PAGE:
If you are divorced with minor children, you probably put significant effort into developing a parenting plan with your former spouse. If they refuse to honor that plan, you and your children might suffer.
If your former spouse’s noncompliance is disrupting your routine or creating anxiety in your children, you could ask the court to enforce the custody order in your divorce decree. A seasoned custody attorney at our firm could help you present your case.
A Junction City child custody enforcement lawyer understands how difficult it can be when a parent does not comply with a custody and visitation agreement. During an initial consultation, they could suggest remedies that allow you and your children to move forward after a divorce.
Actions That Could Justify an Enforcement Motion
Judges prefer not to intervene in personal matters between parents unless it is truly necessary. Therefore, trying to negotiate with the co-parent is an important first step. Sometimes, a parent does not realize the harm their noncompliance causes until the other parent spells it out.
When a parent has documentation of a co-parent’s noncompliance, asking a Junction City child custody enforcement attorney to intervene is sometimes effective. A lawyer could contact the co-parent or their legal representative to inform them that continued noncompliance could result in court action. Sometimes this is sufficient to spur better conduct going forward.
If communication between the parents is poor or the interfering parent is unwilling to modify their behavior, a motion to the court might be necessary. A parent should have documentation of repeated or consistent parenting plan violations before bringing a motion to enforce. Situations that could merit bringing a motion include:
- Parent is habitually late picking up or returning a child
- Child is often not ready at the agreed pick-up time
- Child refuses to visit, and the parent does not enforce the visitation order
- Parent repeatedly cancels visits at the last minute
- Third parties are present at visits without the knowledge or consent of the other parent
- Parent engages in risky or illegal behavior in the children’s presence
- Parent exposes the children to domestic violence, child abuse, or neglect
It is important to note that in Kansas a child may not refuse to visit a parent until the child is 18 years of age.
Bringing an Expedited Action for Enforcement
When other efforts are unsuccessful, Kansas Statute §23-3401 provides an expedited procedure to resolve parenting plan disputes. A parent could file a motion seeking enforcement and the court will schedule a hearing before a judge or magistrate within a few weeks. Alternatively, the parents could be ordered to mediation to resolve the dispute. If mediation does not resolve the issue the court will hold a hearing.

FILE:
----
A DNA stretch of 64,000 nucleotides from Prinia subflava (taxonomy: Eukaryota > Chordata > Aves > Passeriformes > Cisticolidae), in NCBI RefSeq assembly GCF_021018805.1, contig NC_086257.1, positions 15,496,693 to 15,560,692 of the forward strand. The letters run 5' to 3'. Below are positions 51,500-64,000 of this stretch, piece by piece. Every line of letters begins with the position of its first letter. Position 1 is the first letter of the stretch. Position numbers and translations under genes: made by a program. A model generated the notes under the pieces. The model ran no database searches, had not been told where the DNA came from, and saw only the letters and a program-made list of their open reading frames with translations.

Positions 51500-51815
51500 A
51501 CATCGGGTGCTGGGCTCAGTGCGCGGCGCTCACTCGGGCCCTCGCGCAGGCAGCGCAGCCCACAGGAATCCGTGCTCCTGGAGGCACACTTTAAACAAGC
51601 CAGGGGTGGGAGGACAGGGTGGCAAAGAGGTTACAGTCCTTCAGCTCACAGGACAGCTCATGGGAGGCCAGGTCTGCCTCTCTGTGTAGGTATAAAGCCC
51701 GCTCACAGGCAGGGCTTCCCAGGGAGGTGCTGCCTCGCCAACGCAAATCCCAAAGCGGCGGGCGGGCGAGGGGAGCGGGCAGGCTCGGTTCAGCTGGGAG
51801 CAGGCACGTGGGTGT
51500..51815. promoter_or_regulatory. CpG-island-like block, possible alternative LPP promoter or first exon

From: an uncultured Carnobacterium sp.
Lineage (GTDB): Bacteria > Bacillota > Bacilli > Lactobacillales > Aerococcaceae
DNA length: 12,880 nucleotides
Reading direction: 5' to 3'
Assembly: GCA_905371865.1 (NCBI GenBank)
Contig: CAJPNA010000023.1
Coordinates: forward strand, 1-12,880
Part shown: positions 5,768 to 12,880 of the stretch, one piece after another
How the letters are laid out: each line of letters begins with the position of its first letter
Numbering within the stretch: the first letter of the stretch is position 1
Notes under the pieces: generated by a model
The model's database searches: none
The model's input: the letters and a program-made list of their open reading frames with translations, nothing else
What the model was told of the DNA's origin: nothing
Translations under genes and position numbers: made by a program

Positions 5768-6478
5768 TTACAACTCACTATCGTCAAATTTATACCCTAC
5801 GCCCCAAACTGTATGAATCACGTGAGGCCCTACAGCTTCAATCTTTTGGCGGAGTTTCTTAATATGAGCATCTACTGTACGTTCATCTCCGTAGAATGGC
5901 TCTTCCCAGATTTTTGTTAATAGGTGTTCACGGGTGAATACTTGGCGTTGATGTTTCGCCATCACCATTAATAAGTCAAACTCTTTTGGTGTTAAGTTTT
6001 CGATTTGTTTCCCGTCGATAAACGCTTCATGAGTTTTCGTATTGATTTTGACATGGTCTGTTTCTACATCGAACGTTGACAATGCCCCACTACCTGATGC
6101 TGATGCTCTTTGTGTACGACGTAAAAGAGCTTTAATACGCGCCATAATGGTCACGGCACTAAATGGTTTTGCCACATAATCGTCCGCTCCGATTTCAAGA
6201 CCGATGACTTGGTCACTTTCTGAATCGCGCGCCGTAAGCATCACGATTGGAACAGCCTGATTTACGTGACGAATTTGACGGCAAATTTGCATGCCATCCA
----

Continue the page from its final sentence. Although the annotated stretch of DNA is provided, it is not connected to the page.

At the hearing, the judge or magistrate will listen to both parties’ explanations and issue a decision. The hearing officer could:
- Impose a specific parenting schedule
- Award extra parenting time to the parent who lost parenting time due to interference
- Require the interfering parent to post a cash bond against future non-compliance
- Require the non-compliant parent to pay the other parent’s court costs and mediation fees
- Order the interfering parent into counseling or parent education
- Impose supervised visitation
The process is intended to be simple and inexpensive, though, parents should retain an experienced attorney to file the motion or represent them at the hearing. A child custody enforcement lawyer in Junction City could ensure a parent knows what to expect and offer advice about presenting their case effectively.
Police Involvement is Sometimes Necessary
Law enforcement is usually reluctant to intervene in custody matters except in a true emergency. If a parent reasonably believes the other parent has left the area with the child without permission and will not return or is intoxicated or using drugs while caring for the child, police involvement might be appropriate.
However, a parent should be cautious in turning to law enforcement. A judge could take action against a parent who appears to be involving the police to harass the other parent or interfere with their parenting time. If possible, reach out to a Junction City attorney for advice before calling the police regarding a custody or visitation issue.
Trust Child Custody Order Enforcement Issues to a Junction City Attorney
Your children count on you to provide them with a stable home after a divorce, and a visitation schedule they can count on helps them adapt. If your co-parent is not compliant or cooperative, you should act to protect your children.
A Junction City child custody enforcement lawyer could help you develop a winning strategy to compel your co-parent to follow a parenting plan. Call today to discuss your situation with a dedicated legal professional.